Zulip Chat Archive

Stream: maths

Topic: I don't understand forall in flypitch


view this post on Zulip Abhimanyu Pallavi Sudhir (Jul 29 2020 at 07:01):

I'm reading flypitch, and in the definition of preformula, we have:

inductive preformula :   Type u
...
| all (f : preformula 0) : preformula 0

I must be missing something -- don't we need to specify which variable we're quantifying over? How do we distinguish forall x, x < y from forall y, x < y?

view this post on Zulip Johan Commelin (Jul 29 2020 at 07:04):

I guess it uses de Bruijn indices, and so f contains the info

view this post on Zulip Abhimanyu Pallavi Sudhir (Jul 29 2020 at 07:09):

I see, so the x < y in forall x, x < y is different from the x < y in forall y, x < y.

view this post on Zulip Johan Commelin (Jul 29 2020 at 07:10):

Yup (that's my guess)

view this post on Zulip Kenny Lau (Jul 29 2020 at 07:19):

/- preterm L l is a partially applied term. if applied to n terms, it becomes a term.
* Every element of preterm L 0 is a well-formed term.
* We use this encoding to avoid mutual or nested inductive types, since those are not too convenient to work with in Lean. -/
inductive preterm :   Type u
| var {} :  (k : ), preterm 0
| func :  {l : } (f : L.functions l), preterm l
| app :  {l : } (t : preterm (l + 1)) (s : preterm 0), preterm l
export preterm

@[reducible] def term := preterm L 0

/- preformula l is a partially applied formula. if applied to n terms, it becomes a formula.
  * We only have implication as binary connective. Since we use classical logic, we can define
    the other connectives from implication and falsum.
  * Similarly, universal quantification is our only quantifier.
  * We could make `falsum` and `equal` into elements of rel. However, if we do that, then we cannot make the interpretation of them in a model definitionally what we want.
-/
variable (L)
inductive preformula :   Type u
| falsum {} : preformula 0
| equal (t₁ t₂ : term L) : preformula 0
| rel {l : } (R : L.relations l) : preformula l
| apprel {l : } (f : preformula (l + 1)) (t : term L) : preformula l
| imp (f₁ f₂ : preformula 0) : preformula 0
| all (f : preformula 0) : preformula 0
export preformula
@[reducible] def formula := preformula L 0

view this post on Zulip Kenny Lau (Jul 29 2020 at 07:21):

so presumably x,x<y\forall x, x < y is all (apprel (apprel (rel ()) (var 0)) (var 1)) and y,x<y\forall y, x < y is with 0 and 1 swapped

view this post on Zulip Kenny Lau (Jul 29 2020 at 07:22):

more evidence is:

/- subst_term t s n substitutes s for (&n) and reduces the level of all variables above n by 1 -/
def subst_term :  {l}, preterm L l  term L    preterm L l
| _ &k          s n := subst_realize var (s  n) n k
| _ (func f)    s n := func f
| _ (app t₁ t₂) s n := app (subst_term t₁ s n) (subst_term t₂ s n)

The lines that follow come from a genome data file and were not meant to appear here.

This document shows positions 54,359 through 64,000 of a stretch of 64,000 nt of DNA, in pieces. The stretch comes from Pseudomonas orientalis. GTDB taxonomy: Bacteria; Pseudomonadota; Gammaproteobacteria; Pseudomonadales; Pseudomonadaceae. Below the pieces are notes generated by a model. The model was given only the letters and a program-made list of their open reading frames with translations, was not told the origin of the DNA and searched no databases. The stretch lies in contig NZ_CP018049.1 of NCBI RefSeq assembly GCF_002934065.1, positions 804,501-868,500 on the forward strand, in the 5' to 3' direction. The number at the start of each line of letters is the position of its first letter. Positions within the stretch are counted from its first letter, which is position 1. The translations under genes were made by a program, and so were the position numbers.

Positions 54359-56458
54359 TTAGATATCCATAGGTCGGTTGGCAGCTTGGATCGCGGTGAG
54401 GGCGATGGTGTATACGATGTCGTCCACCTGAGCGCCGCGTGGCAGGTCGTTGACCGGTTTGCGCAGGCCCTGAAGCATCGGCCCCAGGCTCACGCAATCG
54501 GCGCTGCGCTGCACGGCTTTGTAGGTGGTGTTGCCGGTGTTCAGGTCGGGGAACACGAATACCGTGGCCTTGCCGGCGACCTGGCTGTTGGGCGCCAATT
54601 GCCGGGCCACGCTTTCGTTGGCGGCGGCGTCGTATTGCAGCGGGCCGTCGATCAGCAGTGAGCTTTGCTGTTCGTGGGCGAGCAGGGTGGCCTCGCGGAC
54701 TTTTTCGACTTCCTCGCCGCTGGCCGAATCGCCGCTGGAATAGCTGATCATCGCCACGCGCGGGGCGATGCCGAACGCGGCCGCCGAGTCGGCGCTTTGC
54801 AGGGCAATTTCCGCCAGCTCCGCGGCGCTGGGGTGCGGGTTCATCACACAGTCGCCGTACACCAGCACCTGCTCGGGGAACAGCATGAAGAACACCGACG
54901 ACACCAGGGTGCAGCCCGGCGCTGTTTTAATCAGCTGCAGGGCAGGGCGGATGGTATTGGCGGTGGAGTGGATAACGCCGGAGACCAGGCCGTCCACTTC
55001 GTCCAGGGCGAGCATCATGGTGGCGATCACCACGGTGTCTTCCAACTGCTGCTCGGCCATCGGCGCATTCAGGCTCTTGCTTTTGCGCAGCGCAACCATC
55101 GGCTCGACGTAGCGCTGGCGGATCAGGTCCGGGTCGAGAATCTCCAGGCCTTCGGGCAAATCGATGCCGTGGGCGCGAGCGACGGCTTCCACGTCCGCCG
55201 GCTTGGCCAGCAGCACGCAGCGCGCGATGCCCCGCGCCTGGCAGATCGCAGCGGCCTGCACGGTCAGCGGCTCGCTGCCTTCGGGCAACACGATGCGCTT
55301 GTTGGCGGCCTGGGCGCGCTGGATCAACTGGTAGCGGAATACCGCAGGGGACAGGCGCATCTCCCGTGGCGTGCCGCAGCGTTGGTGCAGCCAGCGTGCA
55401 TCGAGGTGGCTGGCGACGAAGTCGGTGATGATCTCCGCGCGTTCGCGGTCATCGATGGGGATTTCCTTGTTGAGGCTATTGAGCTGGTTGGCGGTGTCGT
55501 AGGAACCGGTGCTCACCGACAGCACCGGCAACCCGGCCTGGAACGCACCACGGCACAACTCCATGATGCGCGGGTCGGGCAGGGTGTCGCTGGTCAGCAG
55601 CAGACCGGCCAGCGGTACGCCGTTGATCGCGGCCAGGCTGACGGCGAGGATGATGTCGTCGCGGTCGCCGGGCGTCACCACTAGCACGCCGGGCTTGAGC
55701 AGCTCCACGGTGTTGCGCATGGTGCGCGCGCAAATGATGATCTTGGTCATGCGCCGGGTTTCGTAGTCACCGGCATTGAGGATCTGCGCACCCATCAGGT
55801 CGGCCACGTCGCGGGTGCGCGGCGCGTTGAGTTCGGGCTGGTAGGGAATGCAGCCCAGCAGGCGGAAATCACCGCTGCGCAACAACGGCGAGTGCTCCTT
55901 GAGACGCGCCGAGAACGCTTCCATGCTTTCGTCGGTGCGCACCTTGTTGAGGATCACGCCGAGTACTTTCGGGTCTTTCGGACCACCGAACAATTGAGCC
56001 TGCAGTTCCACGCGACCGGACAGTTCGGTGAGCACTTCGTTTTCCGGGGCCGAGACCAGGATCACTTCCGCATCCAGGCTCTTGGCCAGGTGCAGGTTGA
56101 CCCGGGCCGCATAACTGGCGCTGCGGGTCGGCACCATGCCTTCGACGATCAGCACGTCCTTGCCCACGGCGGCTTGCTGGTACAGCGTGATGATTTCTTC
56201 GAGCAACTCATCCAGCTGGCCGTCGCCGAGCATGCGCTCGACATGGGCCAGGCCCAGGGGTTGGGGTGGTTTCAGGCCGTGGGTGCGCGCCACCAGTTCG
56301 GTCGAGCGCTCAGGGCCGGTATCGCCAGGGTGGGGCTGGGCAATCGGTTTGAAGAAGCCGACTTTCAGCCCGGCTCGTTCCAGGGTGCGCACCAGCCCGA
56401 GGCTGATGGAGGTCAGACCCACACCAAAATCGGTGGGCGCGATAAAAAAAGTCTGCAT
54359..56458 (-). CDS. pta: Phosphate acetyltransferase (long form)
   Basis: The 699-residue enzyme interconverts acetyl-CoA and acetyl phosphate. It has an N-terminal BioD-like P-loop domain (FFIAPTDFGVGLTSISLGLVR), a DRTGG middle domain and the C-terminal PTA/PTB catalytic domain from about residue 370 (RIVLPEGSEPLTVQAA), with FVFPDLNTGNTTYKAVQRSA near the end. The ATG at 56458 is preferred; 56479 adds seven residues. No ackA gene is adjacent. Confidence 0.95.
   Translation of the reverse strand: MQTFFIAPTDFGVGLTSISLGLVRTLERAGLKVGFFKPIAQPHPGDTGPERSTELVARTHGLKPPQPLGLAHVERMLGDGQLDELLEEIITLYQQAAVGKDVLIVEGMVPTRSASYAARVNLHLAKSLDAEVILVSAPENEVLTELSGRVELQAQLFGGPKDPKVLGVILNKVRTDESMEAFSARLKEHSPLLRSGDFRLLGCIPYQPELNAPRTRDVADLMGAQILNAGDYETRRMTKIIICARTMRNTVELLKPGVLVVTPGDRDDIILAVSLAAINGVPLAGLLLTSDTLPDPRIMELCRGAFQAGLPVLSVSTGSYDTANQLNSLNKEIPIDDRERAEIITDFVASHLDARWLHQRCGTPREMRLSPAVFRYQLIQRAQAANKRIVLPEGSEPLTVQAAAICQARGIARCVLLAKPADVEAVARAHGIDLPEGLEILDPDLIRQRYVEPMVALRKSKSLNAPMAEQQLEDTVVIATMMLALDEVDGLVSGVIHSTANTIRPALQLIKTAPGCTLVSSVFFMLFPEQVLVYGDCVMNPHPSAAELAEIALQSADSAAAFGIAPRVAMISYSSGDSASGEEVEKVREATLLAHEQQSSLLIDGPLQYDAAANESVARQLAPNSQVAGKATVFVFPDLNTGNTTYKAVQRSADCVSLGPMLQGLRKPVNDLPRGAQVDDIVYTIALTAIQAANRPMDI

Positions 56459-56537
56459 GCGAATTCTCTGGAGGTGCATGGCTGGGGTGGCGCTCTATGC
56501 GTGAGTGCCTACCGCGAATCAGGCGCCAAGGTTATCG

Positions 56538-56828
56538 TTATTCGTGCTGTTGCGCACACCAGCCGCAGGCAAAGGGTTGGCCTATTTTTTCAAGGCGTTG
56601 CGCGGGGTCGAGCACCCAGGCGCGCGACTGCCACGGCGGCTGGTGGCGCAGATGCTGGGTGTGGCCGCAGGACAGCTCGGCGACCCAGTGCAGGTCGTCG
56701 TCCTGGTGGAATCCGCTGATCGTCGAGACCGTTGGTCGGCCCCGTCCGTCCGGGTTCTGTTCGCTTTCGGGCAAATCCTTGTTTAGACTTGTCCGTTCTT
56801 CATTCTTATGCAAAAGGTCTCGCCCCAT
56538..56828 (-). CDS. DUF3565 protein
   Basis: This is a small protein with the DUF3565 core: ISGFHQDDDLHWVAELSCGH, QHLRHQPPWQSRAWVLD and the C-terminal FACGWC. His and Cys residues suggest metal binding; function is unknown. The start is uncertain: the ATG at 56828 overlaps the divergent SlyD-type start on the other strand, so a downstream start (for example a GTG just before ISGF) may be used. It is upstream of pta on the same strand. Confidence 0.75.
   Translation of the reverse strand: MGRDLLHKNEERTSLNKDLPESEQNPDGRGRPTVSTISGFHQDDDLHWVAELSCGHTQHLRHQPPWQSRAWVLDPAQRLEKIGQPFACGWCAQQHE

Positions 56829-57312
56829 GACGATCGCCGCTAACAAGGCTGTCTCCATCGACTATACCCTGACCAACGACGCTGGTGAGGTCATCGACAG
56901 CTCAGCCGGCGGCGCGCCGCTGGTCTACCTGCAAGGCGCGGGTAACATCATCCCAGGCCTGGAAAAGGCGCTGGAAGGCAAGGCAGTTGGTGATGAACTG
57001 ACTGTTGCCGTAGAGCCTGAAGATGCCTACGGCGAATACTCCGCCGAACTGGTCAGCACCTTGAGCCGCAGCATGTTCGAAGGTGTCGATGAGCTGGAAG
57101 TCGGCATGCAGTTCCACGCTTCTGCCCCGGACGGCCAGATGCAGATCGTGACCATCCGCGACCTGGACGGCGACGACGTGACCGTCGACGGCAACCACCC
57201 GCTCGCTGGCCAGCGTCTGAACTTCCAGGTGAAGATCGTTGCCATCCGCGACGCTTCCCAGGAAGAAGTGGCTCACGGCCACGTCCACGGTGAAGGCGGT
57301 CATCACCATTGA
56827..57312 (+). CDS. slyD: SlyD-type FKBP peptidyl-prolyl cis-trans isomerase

@[simp] def subst_formula :  {l}, preformula L l  term L    preformula L l
| _ falsum       s n := falsum
| _ (t₁  t₂)    s n := subst_term t₁ s n  subst_term t₂ s n
| _ (rel R)      s n := rel R
| _ (apprel f t) s n := apprel (subst_formula f s n) (subst_term t s n)
| _ (f₁  f₂)   s n := subst_formula f₁ s n  subst_formula f₂ s n
| _ (' f)       s n := ' subst_formula f s (n+1)

view this post on Zulip Abhimanyu Pallavi Sudhir (Jul 29 2020 at 07:31):

Right -- so we always quantify over var 0.

So if we want to say forall z, x < y, we'd write the same thing with 0 and 1 replaced with 1 and 2, etc.

view this post on Zulip Kenny Lau (Jul 29 2020 at 07:32):

you would actually need to look at how a formula is interpreted, but the file is too big and causes performance issues for my humble chrome browser so I'm afraid I can't help you with that

view this post on Zulip Abhimanyu Pallavi Sudhir (Jul 29 2020 at 07:33):

ok, thanks

view this post on Zulip Mario Carneiro (Jul 29 2020 at 07:52):

@Abhimanyu Pallavi Sudhir The answer to your question is yes

view this post on Zulip Mario Carneiro (Jul 29 2020 at 07:53):

@Kenny Lau I don't think formula interpretation comes into it? He's just talking about writing formulae

view this post on Zulip Kenny Lau (Jul 29 2020 at 07:54):

well to know what formula a term of pre_formula 0 represents, one needs to look at the code where they define interpretation of a pre_formula 0

view this post on Zulip Kenny Lau (Jul 29 2020 at 07:54):

/- realization of formulas -/
@[simp] def realize_formula {S : Structure L} : {l}, (  S)  preformula L l  dvector S l  Prop
| _ v falsum       xs := false
| _ v (t₁  t₂)    xs := realize_term v t₁ xs = realize_term v t₂ xs
| _ v (rel R)      xs := S.rel_map R xs
| _ v (apprel f t) xs := realize_formula v f $ realize_term v t ([])::xs
| _ v (f₁  f₂)   xs := realize_formula v f₁ xs  realize_formula v f₂ xs
| _ v (' f)       xs := (x : S), realize_formula (v [x // 0]) f xs

Last updated: May 06 2021 at 18:20 UTC